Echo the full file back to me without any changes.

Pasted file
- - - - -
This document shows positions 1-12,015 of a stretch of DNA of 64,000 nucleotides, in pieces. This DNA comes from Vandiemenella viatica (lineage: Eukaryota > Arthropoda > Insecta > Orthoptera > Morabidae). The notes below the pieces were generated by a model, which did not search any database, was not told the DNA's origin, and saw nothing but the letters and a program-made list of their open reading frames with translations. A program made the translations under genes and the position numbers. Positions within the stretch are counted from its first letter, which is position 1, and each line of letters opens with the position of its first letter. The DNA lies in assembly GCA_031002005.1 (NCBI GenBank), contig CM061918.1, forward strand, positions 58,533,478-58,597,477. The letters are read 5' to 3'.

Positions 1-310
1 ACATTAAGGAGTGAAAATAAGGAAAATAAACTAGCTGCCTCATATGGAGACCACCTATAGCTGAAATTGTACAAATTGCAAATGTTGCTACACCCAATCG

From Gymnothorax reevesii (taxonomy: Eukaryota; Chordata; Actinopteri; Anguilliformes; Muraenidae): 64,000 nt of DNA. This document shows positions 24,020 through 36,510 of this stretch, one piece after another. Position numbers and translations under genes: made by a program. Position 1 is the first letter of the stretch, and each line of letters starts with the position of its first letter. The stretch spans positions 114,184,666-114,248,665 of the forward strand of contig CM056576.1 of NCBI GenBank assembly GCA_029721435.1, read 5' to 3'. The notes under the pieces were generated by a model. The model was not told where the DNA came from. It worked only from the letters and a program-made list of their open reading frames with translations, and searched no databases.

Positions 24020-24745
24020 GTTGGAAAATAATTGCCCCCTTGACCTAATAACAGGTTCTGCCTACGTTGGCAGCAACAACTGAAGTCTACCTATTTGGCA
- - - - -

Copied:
This document shows positions 1-12,015 of a stretch of DNA of 64,000 nucleotides, in pieces. This DNA comes from Vandiemenella viatica (lineage: Eukaryota > Arthropoda > Insecta > Orthoptera > Morabidae). The notes below the pieces were generated by a model, which did not search any database, was not told the DNA's origin, and saw nothing but the letters and a program-made list of their open reading frames with translations. A program made the translations under genes and the position numbers. Positions within the stretch are counted from its first letter, which is position 1, and each line of letters opens with the position of its first letter. The DNA lies in assembly GCA_031002005.1 (NCBI GenBank), contig CM061918.1, forward strand, positions 58,533,478-58,597,477. The letters are read 5' to 3'.

Positions 1-310
1 ACATTAAGGAGTGAAAATAAGGAAAATAAACTAGCTGCCTCATATGGAGACCACCTATAGCTGAAATTGTACAAATTGCAAATGTTGCTACACCCAATCG

From Gymnothorax reevesii (taxonomy: Eukaryota; Chordata; Actinopteri; Anguilliformes; Muraenidae): 64,000 nt of DNA. This document shows positions 24,020 through 36,510 of this stretch, one piece after another. Position numbers and translations under genes: made by a program. Position 1 is the first letter of the stretch, and each line of letters starts with the position of its first letter. The stretch spans positions 114,184,666-114,248,665 of the forward strand of contig CM056576.1 of NCBI GenBank assembly GCA_029721435.1, read 5' to 3'. The notes under the pieces were generated by a model. The model was not told where the DNA came from. It worked only from the letters and a program-made list of their open reading frames with translations, and searched no databases.

Positions 24020-24745
24020 GTTGGAAAATAATTGCCCCCTTGACCTAATAACAGGTTCTGCCTACGTTGGCAGCAACAACTGAAGTCTACCTATTTGGCA